Shortly after the summary executions took place, the Syrian government acknowledged that its forces had been active in the towns—Sunni enclaves in a region overwhelmingly populated by pro-Assad Alawite Muslims—but insisted they had been battling “terrorists.” Read more ..

The Edge of Terrorism

Palestinians Express Most Favorable View on Terrorism Among Muslims

September 12th 2013

Destroyed Bus

In a new survey released by the Pew Research Center, support for terrorism and terrorist groups remains high amongst Palestinians, despite overall drops in support of terrorist groups across the Muslim world. Charred remains of an Israeli bus that was attacked by Palestinian terrorists in 1978.

“Widespread Muslim concern about Islamic extremism is generally coupled with rejection of suicide bombing and other forms of violence in the name of Islam. However, in some countries, substantial minorities of Muslims say attacks on civilians are at least sometimes justified to defend Islam from its enemies; in the Palestinian territories, a majority of Muslims hold this view,” the survey said. Read more ..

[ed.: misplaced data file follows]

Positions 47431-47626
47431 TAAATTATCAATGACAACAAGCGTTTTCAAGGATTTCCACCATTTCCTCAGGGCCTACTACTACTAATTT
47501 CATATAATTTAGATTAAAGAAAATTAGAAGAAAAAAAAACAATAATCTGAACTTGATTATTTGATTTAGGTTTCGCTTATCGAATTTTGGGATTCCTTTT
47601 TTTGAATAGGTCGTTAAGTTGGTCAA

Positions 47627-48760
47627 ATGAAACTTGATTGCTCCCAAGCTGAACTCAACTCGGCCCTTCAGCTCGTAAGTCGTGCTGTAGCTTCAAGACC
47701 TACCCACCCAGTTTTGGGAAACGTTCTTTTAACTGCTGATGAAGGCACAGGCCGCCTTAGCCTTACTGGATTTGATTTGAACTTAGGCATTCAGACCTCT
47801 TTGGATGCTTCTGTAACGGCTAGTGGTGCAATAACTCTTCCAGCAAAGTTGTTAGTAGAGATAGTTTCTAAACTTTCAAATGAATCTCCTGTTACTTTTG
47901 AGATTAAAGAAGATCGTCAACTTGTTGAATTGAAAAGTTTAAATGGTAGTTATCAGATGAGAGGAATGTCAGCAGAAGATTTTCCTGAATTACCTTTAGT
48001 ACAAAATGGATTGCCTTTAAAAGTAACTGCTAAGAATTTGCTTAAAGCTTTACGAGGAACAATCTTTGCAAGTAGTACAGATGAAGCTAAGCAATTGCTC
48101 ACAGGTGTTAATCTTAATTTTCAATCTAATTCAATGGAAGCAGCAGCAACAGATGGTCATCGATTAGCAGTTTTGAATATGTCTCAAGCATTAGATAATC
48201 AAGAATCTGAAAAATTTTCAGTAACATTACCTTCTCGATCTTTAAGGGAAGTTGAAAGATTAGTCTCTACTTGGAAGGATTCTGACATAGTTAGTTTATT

The Battle for Syria

Israel’s Secret Doctors

September 10th 2013

Syria fighting injured baby

To help refugees from the Syrian war, Israeli doctors and aid workers must do their work furtively. When they go into refugee camps in Jordan, they change clothes so that they can fade into the background. They must be smuggled in and out. They don’t tell others where they’re going and when they go home they usually don’t say where they have been. Above all, they don’t want anyone to know the names of their patients.

They move “under the radar,” in the words of a clandestine organization in this field. When they treat Syrians in Israeli hospitals, they make sure no visiting journalist learns details that will identify the patients to authorities back in Syria.